Challenge Yourself: Getting Words Written
The third blog in the challenge series by DragonSoulJess
Getting words written sounds easy. You either pick up your pen or put fingers to the keyboard and you write. But in reality, it isn’t quite that simple. To get words out, the first step usually isn’t in writing; it’s in giving yourself a reason to write them. After all, who wants to read something if you didn’t want to write it?
But how do you give yourself a reason to write? Firstly, you have to be working on a story you’re interested in. This is where the often-recurring advice comes in: don’t write something because you think it will be popular. Do it because you want to. You need to enjoy the story you’re writing. Of course, there might be points at which you don’t really want to write, and sometimes you’ll have to get on with it. But if getting words down permanently feels like a chore, there’s a good chance something’s wrong. Take a step back. Why aren’t you enjoying it? Figure out why, and sort that problem out.
Normally, this problem should reveal itself as you think about it, but if you’re struggling with this and you need help figuring out why you’re not enjoying writing, tag me in the comments @DragonSoulJess, or seek advice in the #ChallengeYourself group!
So you have your interest, but what next? Sure, your unwritten novel is great – but so is every book on your bookcase, and you should probably read all of them again, right? There are a few ways to tackle the urge to procrastinate, and it’s all about finding the method that works best for you.
One way to get yourself to stop procrastinating and actually write is to organise yourself. Set yourself a daily goal. This could be time-based (for example, telling yourself to write for an hour), word-count-based (maybe you want to write 1000 words), or you could set yourself a goal based on content (getting to a particular point in your story).
If you work well under pressure, you could do a word count sprint with another writer to see who can write the most in a certain amount of time. This could be fifteen minutes, an hour, or even a day. Figure out what works best for you, and go with it. If you’ve got a competitive spirit, word count racing might be a good way to punch some more words into your novel, and to find a partner to race against, you could search for somebody in the #ChallengeYourself group or post a mumble asking for a sparring partner. And if you can’t find anybody? Time yourself, record your personal best, and then work super-hard to beat it next time!
Of course, the two methods above don’t work for everybody, but here are some useful tips that could help you regardless. One good idea is to reward yourself. You can read for ten minutes if you write for twenty, maybe, or you can eat some more chocolate if you reach the end of this chapter. (If you’re the sort of person who will take your reward before earning it, give it to a friend or a family member and tell them to give it to you when you reach your goal.) Another good idea? Every day, try to finish writing just before an exciting point; this way, you’ll be super-pumped to keep writing the next day.
Sometimes, it’ll be a struggle, but you just have to sit down and write. You can do it, without a doubt. It might sound difficult, but you either write or you don’t, and if you want something written, the former is the only way forwards.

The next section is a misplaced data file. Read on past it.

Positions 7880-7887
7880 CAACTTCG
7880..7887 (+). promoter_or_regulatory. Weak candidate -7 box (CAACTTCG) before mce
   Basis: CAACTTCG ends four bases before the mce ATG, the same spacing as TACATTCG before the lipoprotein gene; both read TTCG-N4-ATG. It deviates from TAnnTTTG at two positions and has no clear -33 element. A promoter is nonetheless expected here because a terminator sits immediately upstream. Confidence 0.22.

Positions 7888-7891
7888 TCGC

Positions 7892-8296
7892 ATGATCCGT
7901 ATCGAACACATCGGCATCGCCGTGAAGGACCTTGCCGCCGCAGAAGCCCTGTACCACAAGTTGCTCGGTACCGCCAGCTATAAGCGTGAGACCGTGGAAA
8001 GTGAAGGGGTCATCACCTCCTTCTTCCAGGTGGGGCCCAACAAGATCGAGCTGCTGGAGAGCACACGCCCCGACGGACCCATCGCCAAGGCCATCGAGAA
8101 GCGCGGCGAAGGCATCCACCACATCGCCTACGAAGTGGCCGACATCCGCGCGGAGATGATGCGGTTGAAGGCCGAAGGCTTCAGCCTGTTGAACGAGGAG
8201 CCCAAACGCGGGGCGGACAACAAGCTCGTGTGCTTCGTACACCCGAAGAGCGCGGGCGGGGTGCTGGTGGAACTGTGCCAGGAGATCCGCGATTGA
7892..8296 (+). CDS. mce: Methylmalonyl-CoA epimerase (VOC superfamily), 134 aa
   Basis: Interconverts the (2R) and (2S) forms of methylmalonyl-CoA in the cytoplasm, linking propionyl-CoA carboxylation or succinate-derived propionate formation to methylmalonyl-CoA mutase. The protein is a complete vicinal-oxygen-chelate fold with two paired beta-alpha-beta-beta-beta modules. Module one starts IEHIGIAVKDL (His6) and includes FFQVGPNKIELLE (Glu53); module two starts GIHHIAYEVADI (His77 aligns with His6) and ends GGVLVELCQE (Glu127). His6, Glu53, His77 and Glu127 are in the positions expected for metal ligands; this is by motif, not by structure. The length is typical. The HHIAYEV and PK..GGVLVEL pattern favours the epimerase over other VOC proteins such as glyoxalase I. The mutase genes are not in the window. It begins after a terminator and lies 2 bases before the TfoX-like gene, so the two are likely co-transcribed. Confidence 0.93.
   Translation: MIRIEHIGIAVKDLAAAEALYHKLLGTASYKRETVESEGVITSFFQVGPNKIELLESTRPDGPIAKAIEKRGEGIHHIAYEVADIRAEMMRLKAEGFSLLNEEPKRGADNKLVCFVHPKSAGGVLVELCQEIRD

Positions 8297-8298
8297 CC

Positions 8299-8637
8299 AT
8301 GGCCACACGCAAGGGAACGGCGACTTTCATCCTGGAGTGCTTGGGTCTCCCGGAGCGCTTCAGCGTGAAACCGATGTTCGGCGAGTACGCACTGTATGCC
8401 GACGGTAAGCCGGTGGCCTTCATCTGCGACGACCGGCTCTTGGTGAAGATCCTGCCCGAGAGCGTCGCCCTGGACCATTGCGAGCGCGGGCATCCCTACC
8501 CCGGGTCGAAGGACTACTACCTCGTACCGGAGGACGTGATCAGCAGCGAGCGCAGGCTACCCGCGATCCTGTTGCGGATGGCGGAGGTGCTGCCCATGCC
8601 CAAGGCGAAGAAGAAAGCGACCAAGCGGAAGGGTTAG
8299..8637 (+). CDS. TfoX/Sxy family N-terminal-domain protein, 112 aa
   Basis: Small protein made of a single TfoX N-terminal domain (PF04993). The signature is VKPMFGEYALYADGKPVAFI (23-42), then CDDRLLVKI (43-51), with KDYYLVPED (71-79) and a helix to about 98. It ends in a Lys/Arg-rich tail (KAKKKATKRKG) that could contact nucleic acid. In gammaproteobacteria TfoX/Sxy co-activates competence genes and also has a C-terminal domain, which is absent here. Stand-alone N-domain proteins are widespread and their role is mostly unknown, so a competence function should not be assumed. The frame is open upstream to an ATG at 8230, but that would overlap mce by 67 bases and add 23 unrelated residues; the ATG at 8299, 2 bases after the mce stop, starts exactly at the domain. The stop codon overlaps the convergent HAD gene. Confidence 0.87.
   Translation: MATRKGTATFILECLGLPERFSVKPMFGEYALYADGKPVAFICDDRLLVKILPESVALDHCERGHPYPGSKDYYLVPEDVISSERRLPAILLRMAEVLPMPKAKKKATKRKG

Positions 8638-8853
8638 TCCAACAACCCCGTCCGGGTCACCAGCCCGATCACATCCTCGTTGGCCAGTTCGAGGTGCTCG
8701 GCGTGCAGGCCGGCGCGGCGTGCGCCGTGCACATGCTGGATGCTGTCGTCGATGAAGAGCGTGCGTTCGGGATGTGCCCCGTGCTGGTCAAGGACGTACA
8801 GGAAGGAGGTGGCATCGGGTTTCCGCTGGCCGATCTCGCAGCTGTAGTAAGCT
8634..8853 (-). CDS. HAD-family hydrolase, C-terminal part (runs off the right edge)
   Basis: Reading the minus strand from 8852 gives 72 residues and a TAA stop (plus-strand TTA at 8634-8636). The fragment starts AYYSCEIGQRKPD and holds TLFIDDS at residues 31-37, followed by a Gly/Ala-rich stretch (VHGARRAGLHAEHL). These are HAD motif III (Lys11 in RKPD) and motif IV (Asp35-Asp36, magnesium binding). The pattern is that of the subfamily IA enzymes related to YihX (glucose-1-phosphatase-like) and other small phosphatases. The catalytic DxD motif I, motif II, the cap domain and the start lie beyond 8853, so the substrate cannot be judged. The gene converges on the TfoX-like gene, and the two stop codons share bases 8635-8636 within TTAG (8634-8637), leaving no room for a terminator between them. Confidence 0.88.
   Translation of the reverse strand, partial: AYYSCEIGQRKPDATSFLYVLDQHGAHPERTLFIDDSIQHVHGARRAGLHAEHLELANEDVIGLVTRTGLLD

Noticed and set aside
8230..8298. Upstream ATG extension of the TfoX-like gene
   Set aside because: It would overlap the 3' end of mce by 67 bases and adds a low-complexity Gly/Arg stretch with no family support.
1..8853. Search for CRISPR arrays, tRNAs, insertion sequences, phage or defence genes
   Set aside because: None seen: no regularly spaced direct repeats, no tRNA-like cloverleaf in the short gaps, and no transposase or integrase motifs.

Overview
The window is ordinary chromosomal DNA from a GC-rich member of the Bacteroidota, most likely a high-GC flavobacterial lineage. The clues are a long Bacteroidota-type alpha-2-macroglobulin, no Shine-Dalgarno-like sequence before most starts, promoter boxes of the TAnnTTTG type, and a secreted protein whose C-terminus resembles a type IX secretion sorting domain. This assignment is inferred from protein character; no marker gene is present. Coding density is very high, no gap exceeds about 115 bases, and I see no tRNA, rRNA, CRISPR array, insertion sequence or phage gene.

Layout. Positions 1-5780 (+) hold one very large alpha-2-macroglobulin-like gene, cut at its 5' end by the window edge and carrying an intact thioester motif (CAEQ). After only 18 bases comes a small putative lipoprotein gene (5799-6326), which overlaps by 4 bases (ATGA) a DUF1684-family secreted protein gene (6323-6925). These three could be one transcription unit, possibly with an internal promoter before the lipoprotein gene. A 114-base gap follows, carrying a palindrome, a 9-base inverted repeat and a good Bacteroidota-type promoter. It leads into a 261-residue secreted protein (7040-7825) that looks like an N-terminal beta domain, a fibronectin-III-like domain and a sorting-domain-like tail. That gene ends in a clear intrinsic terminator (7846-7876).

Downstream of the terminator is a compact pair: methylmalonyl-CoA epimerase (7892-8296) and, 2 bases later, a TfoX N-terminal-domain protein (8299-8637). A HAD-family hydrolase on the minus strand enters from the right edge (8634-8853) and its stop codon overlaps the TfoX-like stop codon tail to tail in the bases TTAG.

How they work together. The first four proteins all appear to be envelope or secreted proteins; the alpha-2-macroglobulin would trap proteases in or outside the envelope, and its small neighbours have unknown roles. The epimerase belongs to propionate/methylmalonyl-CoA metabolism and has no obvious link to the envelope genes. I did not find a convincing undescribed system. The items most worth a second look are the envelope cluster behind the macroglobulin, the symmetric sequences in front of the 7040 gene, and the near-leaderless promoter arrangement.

Having said that, there can be moments of difficulty, but for every problem, there’s a solution. Here are a few to push you along!
If you’re struggling with a particular scene, there are a few options. You could make a few notes, jotting down what’s on your mind, before skipping ahead to the next scene. You can fill in the blanks later, when you’re feeling more refreshed and can figure out why those parts weren’t working. Personally, I like to write chronologically, so I try to figure things out systematically before I move on. I’ll grab a notebook and jot all the details down, working through the aspects of this part of the story. This usually ends well, and I figure out the problem, which often involves getting a character from Point A to Point B in the plot, in an emotional state of wellbeing, or sometimes even in a conversation.
Stepping back can also help with any problems. Sometimes refreshing your mind can clear everything up and let your thoughts settle down a little. And very often, reading will remind you of how awesome writing can be, which in turn might give you that extra kick you needed. Taking a break might seem counterproductive, but it often helps in the long run.
And finally, we have that hideous demon we all have to face: the self-doubt. Am I good enough? This writing is terrible, isn’t it? Should I stop writing? The answers? Yes, no, and no. Just work on the first draft, and get the words down. You’ve already done something huge. You’re creating something from nothing, and you’re being brave enough to put this creation on a page. And who cares if your first draft isn’t as good as all of the published books you’ve read? First drafts are allowed to be messy. You’re allowed to lose yourself in the story and ignore how good the writing is. You can edit later, but for now, you’re awesome, and you should keep writing, learning, and developing. Because you’re a writer, aren’t you? So write! Write fearlessly, write bravely, and – no matter how many lies that self-doubt whispers - write because you want to, and because you are, undoubtedly, an amazing author already in the making.